Two fifths of two-year-olds are to get free nursery education under an expansion of the scheme, George Osborne announced today.
Around 260,000 youngsters from the poorest families are to receive the help, the Chancellor said, double the number who are currently entitled to it.
The announcement comes just two weeks after the Department for Education (DfE) published proposals for up to 140,000 two-year-olds from poor homes to benefit from plans to extend free nursery education.
In his Autumn Statement today, Mr Osborne insisted that education is the way to change the life chances of the poorest youngsters, and take them out of poverty.
"To ensure that children born into the poorest families have a real chance to become one of those graduates, we will take further steps to improve early education," he said.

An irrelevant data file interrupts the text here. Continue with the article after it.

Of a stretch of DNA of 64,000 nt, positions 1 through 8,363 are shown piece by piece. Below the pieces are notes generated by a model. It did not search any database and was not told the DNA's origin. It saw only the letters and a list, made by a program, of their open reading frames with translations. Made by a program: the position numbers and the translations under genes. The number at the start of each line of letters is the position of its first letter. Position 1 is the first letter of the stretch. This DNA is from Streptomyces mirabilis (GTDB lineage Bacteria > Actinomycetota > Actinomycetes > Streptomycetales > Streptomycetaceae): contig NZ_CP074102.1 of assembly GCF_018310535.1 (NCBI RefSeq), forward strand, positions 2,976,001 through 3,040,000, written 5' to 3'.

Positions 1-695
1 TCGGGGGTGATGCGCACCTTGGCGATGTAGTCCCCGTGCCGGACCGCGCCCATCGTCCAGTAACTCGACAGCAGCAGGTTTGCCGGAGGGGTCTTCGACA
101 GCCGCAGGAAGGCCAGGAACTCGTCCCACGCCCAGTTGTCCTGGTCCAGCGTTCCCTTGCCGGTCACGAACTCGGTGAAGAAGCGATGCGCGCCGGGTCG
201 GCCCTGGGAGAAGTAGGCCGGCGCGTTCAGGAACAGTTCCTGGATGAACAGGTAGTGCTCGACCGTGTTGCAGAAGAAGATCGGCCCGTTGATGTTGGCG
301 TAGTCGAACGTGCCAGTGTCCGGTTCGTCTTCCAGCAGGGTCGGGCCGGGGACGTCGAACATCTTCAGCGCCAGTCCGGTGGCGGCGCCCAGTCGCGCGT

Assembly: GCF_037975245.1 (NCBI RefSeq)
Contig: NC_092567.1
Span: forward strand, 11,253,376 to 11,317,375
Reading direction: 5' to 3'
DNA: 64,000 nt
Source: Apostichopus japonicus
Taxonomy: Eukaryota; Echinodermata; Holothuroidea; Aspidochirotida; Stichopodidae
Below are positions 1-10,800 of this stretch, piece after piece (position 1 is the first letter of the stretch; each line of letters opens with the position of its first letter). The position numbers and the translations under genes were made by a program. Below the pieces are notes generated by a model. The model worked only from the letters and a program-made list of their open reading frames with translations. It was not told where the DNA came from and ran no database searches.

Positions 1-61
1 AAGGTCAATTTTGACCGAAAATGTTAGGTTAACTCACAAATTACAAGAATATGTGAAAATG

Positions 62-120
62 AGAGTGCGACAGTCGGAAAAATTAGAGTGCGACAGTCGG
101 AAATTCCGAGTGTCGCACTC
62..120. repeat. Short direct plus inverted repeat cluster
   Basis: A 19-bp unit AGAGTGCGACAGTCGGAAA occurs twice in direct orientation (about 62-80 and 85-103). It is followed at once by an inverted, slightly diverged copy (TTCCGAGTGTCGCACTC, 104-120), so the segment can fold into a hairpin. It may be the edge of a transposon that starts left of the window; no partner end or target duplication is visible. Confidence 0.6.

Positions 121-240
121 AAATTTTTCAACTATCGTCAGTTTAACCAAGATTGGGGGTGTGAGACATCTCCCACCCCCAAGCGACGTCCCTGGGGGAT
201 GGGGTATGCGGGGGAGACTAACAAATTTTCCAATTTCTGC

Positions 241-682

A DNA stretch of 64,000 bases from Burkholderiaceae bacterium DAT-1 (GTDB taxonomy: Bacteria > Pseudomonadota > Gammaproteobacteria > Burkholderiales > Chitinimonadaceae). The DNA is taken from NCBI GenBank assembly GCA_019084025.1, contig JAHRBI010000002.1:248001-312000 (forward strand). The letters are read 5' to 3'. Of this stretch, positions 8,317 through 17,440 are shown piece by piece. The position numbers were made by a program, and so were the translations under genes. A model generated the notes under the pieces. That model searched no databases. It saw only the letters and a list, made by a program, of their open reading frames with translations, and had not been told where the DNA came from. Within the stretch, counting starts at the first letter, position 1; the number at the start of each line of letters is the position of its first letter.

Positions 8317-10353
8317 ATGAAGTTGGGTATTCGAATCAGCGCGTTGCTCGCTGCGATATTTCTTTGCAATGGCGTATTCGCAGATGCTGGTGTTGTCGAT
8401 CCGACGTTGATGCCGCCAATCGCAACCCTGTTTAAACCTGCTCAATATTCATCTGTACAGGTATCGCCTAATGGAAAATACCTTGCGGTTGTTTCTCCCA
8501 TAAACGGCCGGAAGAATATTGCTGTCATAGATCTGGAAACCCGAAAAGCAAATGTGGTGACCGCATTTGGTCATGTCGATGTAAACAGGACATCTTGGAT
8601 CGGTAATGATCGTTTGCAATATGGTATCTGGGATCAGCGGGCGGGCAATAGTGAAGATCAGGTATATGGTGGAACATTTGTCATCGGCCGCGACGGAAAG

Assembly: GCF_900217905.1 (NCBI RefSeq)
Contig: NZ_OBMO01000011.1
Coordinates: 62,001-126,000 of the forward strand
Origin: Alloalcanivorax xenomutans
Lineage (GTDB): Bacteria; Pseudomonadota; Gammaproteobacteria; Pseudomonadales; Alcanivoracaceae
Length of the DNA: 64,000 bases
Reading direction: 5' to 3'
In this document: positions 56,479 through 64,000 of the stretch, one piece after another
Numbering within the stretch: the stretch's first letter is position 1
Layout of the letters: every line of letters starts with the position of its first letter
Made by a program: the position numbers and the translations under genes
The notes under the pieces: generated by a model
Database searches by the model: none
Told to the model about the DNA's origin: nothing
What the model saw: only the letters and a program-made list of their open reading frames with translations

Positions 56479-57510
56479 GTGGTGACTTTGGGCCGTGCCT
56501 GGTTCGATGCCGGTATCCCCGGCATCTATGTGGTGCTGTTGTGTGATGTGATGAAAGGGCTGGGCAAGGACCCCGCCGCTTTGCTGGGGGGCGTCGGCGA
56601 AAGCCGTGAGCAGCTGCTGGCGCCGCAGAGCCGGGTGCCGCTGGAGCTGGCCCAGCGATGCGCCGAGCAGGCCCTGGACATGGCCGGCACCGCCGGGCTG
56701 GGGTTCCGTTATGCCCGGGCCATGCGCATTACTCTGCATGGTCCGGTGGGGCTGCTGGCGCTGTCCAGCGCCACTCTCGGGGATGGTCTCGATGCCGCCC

He added: "I can tell the House today that we can double the number of children who will receive this free nursery care.
"Forty per cent of two-year-olds, 260,000 children, from the most disadvantaged families, will get this support in their early years.
"Education. Early years learning. That is how you change the life chances of our least well off - and genuinely lift children out of poverty."
Deputy Prime Minister and Liberal Democrat leader Nick Clegg first announced plans to give two-year-olds from poor homes 15 hours of free early education in October last year.
All three and four-year-olds in England are currently eligible for this amount.
Mr Osborne's statement also confirmed plans, originally announced at the weekend, to spend £600 million on funding and extra 100 free schools, some of which will focus on maths for 16 to 18-year-olds.
"This will give our most talented young mathematicians the chance to flourish," Mr Osborne said.
Another £600 million will go to local councils to help them create new school places.